Microsoft is to make key concessions to the European Commission in an effort to avoid a repeat of the antitrust cases across the Atlantic.
The Redmond giant has been investigated by the Commission for more than three years on whether it used its strong market position to stifle competition.
Mario Monti, the European competition commissioner, is understood to be considering fines of up to 10 per cent of Microsoft's worldwide turnover, and will demand substantial changes to its business practices if he finds the company guilty of breaching antitrust law.
But John Frank, Microsoft's European counsel, maintained that the company had made concessions and would allow two technical standards to be made public enabling rivals to make full use of Windows.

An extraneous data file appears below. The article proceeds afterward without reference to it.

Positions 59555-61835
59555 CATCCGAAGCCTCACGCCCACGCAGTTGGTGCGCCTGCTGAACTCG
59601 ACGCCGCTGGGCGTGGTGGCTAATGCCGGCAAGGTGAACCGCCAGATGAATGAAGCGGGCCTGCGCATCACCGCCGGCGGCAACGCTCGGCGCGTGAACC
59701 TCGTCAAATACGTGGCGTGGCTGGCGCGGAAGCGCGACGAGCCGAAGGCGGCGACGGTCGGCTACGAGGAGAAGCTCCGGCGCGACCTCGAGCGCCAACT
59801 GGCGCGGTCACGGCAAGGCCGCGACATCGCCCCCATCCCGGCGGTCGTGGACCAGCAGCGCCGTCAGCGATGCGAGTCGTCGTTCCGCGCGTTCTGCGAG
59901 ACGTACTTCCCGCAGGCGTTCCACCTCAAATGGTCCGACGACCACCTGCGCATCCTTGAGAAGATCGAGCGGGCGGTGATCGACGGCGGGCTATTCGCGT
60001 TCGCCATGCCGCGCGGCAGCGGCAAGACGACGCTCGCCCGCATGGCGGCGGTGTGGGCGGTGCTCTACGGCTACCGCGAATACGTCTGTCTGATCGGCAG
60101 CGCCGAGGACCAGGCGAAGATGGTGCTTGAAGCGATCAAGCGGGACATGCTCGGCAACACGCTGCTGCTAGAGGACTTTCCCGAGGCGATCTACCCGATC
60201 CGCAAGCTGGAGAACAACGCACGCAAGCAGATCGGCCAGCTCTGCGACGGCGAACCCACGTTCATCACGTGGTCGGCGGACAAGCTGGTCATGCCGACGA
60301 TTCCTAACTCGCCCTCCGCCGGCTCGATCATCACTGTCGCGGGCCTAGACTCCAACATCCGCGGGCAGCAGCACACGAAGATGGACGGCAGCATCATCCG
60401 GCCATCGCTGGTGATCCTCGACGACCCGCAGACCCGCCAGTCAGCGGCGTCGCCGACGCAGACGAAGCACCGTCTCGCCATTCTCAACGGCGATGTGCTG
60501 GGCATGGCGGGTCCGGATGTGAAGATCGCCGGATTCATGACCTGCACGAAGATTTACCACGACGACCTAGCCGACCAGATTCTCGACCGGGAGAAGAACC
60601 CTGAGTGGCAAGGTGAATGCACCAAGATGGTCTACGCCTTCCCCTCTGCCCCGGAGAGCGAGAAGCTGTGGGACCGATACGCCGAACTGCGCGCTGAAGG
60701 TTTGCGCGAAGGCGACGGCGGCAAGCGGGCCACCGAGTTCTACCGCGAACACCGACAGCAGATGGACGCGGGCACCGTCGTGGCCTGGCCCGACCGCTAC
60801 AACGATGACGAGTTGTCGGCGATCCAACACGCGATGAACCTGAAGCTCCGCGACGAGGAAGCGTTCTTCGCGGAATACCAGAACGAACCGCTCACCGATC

Frank said that this was a specific concern for the Commission and that publishing technical information on Kerberos and the Common Internet File System would address those concerns.
These are the first concessions Microsoft has made and, although the Commission declined to comment, analysts said it was unlikely to be satisfactory.
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